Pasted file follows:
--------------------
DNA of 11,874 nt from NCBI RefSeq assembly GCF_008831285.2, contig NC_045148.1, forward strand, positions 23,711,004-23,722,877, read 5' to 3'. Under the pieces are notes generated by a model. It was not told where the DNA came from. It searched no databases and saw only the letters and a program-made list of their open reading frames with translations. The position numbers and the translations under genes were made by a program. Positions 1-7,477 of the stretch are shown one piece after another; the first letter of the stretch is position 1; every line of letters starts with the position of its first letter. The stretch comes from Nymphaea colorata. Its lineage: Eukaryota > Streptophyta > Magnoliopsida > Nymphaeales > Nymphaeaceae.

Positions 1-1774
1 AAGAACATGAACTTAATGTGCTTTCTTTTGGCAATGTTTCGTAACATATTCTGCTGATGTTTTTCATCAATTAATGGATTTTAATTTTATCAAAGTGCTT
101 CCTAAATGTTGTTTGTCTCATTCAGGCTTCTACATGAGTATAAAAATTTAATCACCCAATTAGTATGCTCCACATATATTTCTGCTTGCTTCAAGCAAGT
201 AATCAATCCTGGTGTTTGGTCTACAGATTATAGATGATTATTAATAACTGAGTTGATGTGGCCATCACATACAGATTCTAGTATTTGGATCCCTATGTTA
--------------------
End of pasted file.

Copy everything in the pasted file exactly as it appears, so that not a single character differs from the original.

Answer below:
DNA of 11,874 nt from NCBI RefSeq assembly GCF_008831285.2, contig NC_045148.1, forward strand, positions 23,711,004-23,722,877, read 5' to 3'. Under the pieces are notes generated by a model. It was not told where the DNA came from. It searched no databases and saw only the letters and a program-made list of their open reading frames with translations. The position numbers and the translations under genes were made by a program. Positions 1-7,477 of the stretch are shown one piece after another; the first letter of the stretch is position 1; every line of letters starts with the position of its first letter. The stretch comes from Nymphaea colorata. Its lineage: Eukaryota > Streptophyta > Magnoliopsida > Nymphaeales > Nymphaeaceae.

Positions 1-1774
1 AAGAACATGAACTTAATGTGCTTTCTTTTGGCAATGTTTCGTAACATATTCTGCTGATGTTTTTCATCAATTAATGGATTTTAATTTTATCAAAGTGCTT
101 CCTAAATGTTGTTTGTCTCATTCAGGCTTCTACATGAGTATAAAAATTTAATCACCCAATTAGTATGCTCCACATATATTTCTGCTTGCTTCAAGCAAGT
201 AATCAATCCTGGTGTTTGGTCTACAGATTATAGATGATTATTAATAACTGAGTTGATGTGGCCATCACATACAGATTCTAGTATTTGGATCCCTATGTTA